Certain phytochemicals, such as the stilbene, resveratrol (RES, found in red grapes and berries), and the triterpenoid, ursolic acid (UA, found in waxy berries and herbs such as rosemary and oregano), have antioxidant, anti-inflammatory and antiproliferative effects. Two human-derived cell lines, hTERT-RPE with a nonmalignant phenotype derived from retinal pigment epithelium, and ATCC CRL-11147 derived from a malignant skin melanoma, were used as in vitro models of photooxidative stress produced by exposure to the broadband output of a 150 W Hg vapor arc lamp at an irradiance of 19-26 mW cm -2. In untreated cells, UV-VIS broadband light exposure produced a loss of proliferative ability, an activation of NF-κB and an increase in protein carbonyl adducts at 24 h postexposure. Pretreatment of the cells with RES or UA at 1-2 μmsignificantly reduced the amount of phosphorylated NF-κB at 24 h postexposure. RES pretreatment reduced the burden of light-induced protein carbonyl adducts by up to 25% in exposed cells. UA treatment markedly increased the sensitivity of melanoma cells to UV radiation, while conferring some photoprotection to RPE cells. These observations indicate that phytochemicals modulate the cellular response to photochemical stress by interacting with specific cell-signaling pathways. There is heightened interest in naturally occurring compounds as potential therapeutic agents. One such compound is ursolic acid (UA), a triterpenoid found in common foods such as cranberries, apples, as well as rosemary and other herbs. When skin melanoma (SM) cells are treated with UA, they become more susceptible to UV and visible light exposure, in contrast to normal phenotype retinal pigment epithelial (RPE) cells, whose sensitivity to light damage is unchanged by UA treatment. The figure shows the appearance of SM and RPE cells 24 h following light exposure with or without UA pretreatment.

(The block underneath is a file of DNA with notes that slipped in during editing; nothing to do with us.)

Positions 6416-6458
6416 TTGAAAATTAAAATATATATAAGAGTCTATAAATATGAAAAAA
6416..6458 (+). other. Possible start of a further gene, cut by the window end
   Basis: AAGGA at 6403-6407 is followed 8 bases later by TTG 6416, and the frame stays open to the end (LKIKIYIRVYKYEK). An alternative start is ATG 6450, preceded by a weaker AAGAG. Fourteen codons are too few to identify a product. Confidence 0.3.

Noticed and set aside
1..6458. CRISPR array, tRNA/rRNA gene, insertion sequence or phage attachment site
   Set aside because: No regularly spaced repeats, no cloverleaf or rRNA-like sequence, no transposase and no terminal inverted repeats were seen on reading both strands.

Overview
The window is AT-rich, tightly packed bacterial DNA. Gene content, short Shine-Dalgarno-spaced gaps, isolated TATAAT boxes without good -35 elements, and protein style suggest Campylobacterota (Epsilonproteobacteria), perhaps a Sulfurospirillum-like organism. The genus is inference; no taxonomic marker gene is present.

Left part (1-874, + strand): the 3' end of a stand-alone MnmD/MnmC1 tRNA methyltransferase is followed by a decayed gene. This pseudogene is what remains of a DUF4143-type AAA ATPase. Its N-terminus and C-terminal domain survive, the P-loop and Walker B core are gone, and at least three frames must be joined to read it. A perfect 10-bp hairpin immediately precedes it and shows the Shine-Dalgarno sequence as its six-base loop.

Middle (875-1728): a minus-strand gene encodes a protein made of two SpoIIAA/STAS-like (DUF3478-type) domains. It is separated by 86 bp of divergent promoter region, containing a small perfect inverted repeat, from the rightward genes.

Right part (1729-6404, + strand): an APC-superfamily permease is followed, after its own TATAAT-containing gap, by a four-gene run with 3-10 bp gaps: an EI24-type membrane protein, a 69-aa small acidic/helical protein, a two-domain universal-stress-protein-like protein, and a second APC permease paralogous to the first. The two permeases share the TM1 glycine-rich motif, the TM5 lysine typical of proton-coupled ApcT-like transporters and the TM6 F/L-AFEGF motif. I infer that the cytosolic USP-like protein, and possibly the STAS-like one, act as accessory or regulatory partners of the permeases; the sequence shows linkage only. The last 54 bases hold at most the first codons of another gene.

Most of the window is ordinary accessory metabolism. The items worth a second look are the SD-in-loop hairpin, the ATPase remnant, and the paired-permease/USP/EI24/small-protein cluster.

ASJC Scopus subject areas
- Physical and Theoretical Chemistry